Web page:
This is also why primary capital infusions are not the same as secondary trades. If a company issues Series D shares at an implied valuation of $1Bn after doing a Series C round at $500M, this probably makes sense as the new influx of capital improves the future valuation prospects of the business, thus increasing intrinsic value. If on the other hand, the company sells Series A/B/C shares via a secondary instead, the price of those shares only reflects the current perception of the buyer - it has no impact on the actual future valuation prospects of the business.
And let’s not forget about share classes. That’ll be the first question if you ever speak with a professional secondary investment fund about selling your shares. Why? Because companies generally issue Senior Preferred shares in each new financing (though sometimes they are pari passu). Each preferred share offering generally comes with a liquidation preference, meaning that whoever is at the top of the stack will get their initial capital back before the remaining capital available flows down to the rest of the waterfall (see some illustrations of this here). Preferred shares work fundamentally differently than common shares and the introduction of different share classes squares the complexity of a valuation exercise.
So although people typically write up Seed investments to the same share price that the Series D was just done at, this isn’t a rigorous method and rather a simplified and broadly accepted hack. While there are rigorous models for outcome distributions and their implication for each share class based on implied valuation, liquidation preference… It is generally understood that in many cases, the increased precision of these calculations does not often result in a more accurate view on the value of shares.
The truth is that the pre-money valuation is a bit of a misnomer - it is not a rigorous valuation of the company and is only distantly related to the intrinsic value of the company operations in its current state. We argue that more primary capital should mean a high pre-money valuation, which implies that it valuation is tied to more factors than the current state of the business.
Remember, the current state in the world of venture is significantly less important than the future state. In fact, you could say we don’t care at all about the current state except for how it might improve our accuracy in projecting the future state. (See for example: investing in a company that does not yet exist at a meaningful valuation). The pre-money valuation exists mainly for the purpose of pricing the new shares that the company will issue in their current fundraise.
All of this is all to say that the pre/post money implied valuations are just that - implied. They are not currently intrinsic but rather a reflection of what the business at hand can do with the new capital into the future. More capital means higher current implied valuation almost universally because of the runway extension and reduced risk of future growth. Lower risk means lower discount rate and with the same prospects ahead, it means that the NPV of the business now is actually higher.
This dynamic has been illustrated with the mega financings of the last few years: a high conviction investor can put $100M+ into an early stage company at an aggressive valuation and do so with sound mind. How? If the team, market and product have a real shot at meaningful disruption, then the war chest of capital can take timing, hiring, capitalization and even competition out of the risk calculation. As a result, this company actually does have a better shot at achieving a multi billion dollar outcome than a company at a similar stage who raises only $10M. It’s also important to keep in mind that fund managers are motivated to generate returns, but not everyone is aiming for the same target MOIC or %IRR. A multi-billion dollar asset management firm is selling a very different product to its LPs than an early-stage focused $100-200M VC fund, and the partners are incentivized differently as a result.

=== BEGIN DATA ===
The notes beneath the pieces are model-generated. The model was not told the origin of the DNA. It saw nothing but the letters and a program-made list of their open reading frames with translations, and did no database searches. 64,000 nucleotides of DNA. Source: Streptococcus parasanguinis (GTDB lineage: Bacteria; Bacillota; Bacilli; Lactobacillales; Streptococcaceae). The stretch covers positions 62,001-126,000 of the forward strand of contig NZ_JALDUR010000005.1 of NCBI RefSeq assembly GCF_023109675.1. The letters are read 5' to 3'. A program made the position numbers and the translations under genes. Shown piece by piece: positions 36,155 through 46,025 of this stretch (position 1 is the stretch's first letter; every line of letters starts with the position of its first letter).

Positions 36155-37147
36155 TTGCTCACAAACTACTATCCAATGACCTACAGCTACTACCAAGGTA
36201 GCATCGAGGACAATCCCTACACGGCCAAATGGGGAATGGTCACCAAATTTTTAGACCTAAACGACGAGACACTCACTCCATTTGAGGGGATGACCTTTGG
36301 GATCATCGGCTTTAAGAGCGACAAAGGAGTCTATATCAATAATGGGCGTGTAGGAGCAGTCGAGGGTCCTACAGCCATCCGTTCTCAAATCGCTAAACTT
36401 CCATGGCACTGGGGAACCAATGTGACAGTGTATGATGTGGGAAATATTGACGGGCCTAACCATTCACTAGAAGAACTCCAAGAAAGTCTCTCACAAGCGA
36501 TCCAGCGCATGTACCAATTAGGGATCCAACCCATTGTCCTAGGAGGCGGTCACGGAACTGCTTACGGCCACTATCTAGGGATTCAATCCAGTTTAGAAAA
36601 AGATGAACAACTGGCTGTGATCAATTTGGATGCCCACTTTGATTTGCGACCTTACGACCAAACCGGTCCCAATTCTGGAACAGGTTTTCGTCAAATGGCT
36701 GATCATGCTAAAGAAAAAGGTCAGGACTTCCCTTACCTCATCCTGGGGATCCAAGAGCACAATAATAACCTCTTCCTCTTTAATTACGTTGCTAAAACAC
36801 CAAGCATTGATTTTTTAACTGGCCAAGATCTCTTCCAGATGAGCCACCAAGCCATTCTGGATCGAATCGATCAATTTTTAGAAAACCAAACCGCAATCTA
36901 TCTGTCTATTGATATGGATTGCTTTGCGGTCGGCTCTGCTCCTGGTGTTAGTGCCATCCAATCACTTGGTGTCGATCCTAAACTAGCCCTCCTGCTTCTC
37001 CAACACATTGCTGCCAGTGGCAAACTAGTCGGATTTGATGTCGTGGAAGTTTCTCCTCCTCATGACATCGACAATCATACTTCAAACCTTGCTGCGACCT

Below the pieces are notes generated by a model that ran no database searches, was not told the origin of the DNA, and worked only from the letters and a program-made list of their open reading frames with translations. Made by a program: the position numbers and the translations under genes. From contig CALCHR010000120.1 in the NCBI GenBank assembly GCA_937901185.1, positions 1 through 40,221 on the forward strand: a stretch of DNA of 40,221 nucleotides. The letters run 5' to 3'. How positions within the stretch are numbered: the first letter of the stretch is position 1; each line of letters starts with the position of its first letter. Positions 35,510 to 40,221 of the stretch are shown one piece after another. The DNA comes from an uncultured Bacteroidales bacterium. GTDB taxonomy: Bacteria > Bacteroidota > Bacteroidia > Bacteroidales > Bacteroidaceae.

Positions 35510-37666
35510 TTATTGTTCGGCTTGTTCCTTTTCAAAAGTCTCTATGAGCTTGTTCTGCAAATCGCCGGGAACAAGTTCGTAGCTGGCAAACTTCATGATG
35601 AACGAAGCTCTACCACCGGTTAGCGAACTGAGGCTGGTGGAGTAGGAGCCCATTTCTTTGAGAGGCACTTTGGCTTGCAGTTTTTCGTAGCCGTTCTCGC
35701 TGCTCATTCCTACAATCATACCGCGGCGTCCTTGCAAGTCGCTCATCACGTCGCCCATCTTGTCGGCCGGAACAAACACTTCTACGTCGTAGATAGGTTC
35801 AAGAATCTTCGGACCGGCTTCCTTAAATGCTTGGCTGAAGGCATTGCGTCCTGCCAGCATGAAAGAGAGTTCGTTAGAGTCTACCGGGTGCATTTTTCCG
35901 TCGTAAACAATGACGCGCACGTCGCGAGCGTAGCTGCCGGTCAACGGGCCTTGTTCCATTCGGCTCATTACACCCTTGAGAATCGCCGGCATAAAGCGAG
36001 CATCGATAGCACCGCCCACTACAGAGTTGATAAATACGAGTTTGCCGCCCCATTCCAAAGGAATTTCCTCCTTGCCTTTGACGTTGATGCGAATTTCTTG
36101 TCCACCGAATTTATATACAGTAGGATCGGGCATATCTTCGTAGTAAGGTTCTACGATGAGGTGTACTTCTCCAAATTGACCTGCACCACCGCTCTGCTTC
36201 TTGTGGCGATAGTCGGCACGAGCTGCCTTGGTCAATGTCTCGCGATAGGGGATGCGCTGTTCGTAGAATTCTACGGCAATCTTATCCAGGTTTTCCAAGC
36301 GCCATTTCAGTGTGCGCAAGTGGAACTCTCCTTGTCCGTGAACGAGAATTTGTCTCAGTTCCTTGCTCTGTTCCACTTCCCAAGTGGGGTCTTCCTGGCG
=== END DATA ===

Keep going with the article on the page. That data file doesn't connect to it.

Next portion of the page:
A key takeaway is for founders who need to remain aware: this company that raised so much money at such a high valuation has put its target way at the other end of the field and removed many of the interim targets. As a result, it has a much lower chance of achieving a ~$200M outcome after raising $100M+. $200M outcomes that have raised less than $50M almost universally make their founders very wealthy. From a liquidation preference and board alignment perspective, this is important to remember. If the founders are already wealthy and it’s $10Bn+ or bust, then it’s great that everyone is aligned, but if not, founders should make sure that they can get what they need in the interim… and keep an eye out for their employees.
This is to say a headline valuation represents more of an undertaking for a specific goal than anything else, and is the beginning of a new incremental journey rather than something to be published, shared and celebrated. Terms like “worth,” “market cap,” “unicorn,” and even “valued at” should be reserved for M&A exits and IPOs to avoid the confusion that we have outlined above.
So, to reiterate, if a company is capitalized at a certain valuation, their job is to use this thing called “operations” to turn the capital they raised into real enterprise value commensurate with that valuation. This is why we believe so strongly in the approach of business modeling and instrumentation. The goal has always been the same: to empower founders to effectively allocate resources in order to create real enterprise value. The goal is not to raise money, rather the goal is to build great companies that have intrinsic enterprise value that can weather the ups and downs of a volatile market.